Arizona has one of the toughest stoned driving laws in the country – so tough you could go to jail for driving weeks after smoking. Now one county prosecutor is fighting to keep it that way.
Susan Luder, deputy Maricopa County attorney, argued before the state Supreme Court on Nov. 12 that her office should be able to charge drivers stopped with any amount of 9-carboxy-THC in their blood.
Carboxy-THC is a secondary metabolite left behind after cannabis use. Unlike THC, the primary psychoactive chemical in pot, carboxy-THC sticks around for days or even weeks. In theory, technology could be developed to detect weed metabolites months or even years after use.
Arizona voters approved medical marijuana in 2010 by a narrow margin. The law they passed prohibits driving with any amount of carboxy-THC. It’s a zero-tolerance policy, similar to those adopted by nine other states.
In these states, it doesn’t matter that your blood test shows you weren’t high at the time of your arrest. The laws are applied strictly, and any trace of metabolites can result in fines, jail and license suspensions.
The case that reached the Arizona Supreme Court in November started with the arrest of a man who had trace amounts of carboxy-THC in his system. The man was charged with DUI, and though the charges were ultimately dismissed, a higher court ruling declared that impaired-driving laws “must be interpreted broadly.”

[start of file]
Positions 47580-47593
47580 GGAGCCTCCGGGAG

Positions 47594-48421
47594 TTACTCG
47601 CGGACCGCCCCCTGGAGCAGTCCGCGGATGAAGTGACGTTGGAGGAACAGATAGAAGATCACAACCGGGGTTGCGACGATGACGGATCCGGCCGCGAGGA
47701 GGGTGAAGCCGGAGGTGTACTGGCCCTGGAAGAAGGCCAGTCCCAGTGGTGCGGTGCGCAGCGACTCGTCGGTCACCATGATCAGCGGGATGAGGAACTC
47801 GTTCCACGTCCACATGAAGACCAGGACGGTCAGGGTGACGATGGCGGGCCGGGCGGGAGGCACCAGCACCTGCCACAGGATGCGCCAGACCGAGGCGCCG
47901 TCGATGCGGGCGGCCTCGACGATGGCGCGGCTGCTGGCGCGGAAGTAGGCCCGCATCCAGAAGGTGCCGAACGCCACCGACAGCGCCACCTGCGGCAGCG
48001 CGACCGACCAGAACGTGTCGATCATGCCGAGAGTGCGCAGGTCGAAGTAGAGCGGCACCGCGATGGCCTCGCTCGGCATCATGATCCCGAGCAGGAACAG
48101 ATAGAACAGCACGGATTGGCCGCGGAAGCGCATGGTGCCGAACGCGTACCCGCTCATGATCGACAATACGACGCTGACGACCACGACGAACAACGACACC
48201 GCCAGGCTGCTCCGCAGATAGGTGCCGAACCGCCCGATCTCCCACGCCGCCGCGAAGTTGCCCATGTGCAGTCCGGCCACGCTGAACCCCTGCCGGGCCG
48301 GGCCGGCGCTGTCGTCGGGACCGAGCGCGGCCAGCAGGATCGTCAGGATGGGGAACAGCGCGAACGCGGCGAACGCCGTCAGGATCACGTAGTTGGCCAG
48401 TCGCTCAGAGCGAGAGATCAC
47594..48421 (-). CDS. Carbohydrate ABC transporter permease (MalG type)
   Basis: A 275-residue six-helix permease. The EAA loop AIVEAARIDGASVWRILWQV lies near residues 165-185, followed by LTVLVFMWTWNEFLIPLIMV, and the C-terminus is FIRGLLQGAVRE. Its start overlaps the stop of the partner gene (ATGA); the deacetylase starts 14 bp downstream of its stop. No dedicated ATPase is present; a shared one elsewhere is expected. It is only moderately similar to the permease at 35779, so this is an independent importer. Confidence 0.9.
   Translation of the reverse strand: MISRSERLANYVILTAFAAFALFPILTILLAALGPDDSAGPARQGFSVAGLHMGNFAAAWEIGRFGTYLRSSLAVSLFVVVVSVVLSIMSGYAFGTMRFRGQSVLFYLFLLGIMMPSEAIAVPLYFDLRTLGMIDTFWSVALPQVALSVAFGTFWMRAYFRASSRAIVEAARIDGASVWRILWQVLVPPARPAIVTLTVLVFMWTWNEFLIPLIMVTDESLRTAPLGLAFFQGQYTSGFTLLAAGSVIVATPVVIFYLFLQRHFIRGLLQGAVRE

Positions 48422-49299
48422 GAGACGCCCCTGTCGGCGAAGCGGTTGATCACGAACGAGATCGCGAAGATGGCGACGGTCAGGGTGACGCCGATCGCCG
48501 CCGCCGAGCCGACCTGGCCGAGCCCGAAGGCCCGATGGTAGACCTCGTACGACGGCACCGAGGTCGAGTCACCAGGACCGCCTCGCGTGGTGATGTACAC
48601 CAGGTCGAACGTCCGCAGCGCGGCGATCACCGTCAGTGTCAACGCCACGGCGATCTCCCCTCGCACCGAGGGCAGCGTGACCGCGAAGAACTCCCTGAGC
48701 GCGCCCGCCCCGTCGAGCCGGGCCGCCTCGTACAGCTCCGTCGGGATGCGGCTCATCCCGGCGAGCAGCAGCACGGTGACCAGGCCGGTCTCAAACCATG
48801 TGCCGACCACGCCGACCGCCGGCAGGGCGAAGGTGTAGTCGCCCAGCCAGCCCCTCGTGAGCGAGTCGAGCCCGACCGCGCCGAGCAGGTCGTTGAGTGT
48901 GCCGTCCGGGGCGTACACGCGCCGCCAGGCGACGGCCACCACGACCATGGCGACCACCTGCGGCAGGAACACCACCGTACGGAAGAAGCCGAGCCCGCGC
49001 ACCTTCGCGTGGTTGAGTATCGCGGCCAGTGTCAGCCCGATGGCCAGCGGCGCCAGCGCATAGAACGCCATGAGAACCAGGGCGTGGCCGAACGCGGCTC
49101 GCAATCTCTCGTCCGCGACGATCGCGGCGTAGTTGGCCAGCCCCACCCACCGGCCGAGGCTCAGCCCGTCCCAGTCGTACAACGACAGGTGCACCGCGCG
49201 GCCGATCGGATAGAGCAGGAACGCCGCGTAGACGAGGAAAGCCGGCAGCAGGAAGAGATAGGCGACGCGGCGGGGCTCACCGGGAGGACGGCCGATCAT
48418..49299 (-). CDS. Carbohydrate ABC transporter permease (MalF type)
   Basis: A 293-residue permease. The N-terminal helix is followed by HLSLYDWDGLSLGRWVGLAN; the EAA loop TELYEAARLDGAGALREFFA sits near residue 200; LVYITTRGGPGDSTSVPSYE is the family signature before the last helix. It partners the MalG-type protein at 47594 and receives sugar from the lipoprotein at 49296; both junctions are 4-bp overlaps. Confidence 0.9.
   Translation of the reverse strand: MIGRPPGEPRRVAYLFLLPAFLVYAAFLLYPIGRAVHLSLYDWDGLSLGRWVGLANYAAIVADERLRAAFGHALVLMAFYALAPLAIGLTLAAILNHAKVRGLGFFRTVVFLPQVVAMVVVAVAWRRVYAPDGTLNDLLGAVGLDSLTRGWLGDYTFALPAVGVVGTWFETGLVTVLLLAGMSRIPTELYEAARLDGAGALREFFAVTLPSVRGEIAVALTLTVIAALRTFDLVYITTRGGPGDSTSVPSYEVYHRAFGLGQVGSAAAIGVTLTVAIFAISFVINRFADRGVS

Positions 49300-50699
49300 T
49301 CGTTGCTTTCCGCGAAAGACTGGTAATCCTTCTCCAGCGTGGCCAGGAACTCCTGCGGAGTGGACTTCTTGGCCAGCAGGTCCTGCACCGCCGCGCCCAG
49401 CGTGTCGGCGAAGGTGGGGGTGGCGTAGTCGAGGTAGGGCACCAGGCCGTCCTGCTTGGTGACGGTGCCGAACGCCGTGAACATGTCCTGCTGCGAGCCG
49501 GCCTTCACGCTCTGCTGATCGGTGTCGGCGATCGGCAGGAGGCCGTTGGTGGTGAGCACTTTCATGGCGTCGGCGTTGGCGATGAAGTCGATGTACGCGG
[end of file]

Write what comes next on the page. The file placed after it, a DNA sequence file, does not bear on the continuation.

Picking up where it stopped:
In appealing the ruling, Alarid asked the Supreme Court to overturn a decision by the state Court of Appeals from the 1990s, when marijuana was entirely illegal.
“The courts are supposed to interpret statutes as to avoid absurd results,” he said. “It’s possible in Arizona to be convicted of a DUI when, in fact, a blood test proves a person is not impaired.”
In her argument before the Supreme Court, Luder agreed the driver’s positive result for carboxy-THC didn’t prove he was impaired. But she said that didn’t matter under the law. The state Legislature has the authority to outlaw driving with any trace of cannabis, even if it’s not fair, she said.
Alarid pointed out that this interpretation of the law could impact thousands of medical marijuana patients and drivers from other states where pot is legal.
And Chief Justice Rebecca Berch asked a question that highlighted a potential problem for courts in coming years.
“Let’s assume that scientific testing develops and you can find carboxy-THC remaining in the system for a year, does that have any effect on your position here today?” Berch asked Luder. “Let’s now assume that it’s five years that you can test THC levels – carboxy-THC remaining in the system, does there come a point where the statute lacks a rational basis?”
Luder dismissed Berch’s question as unrealistic.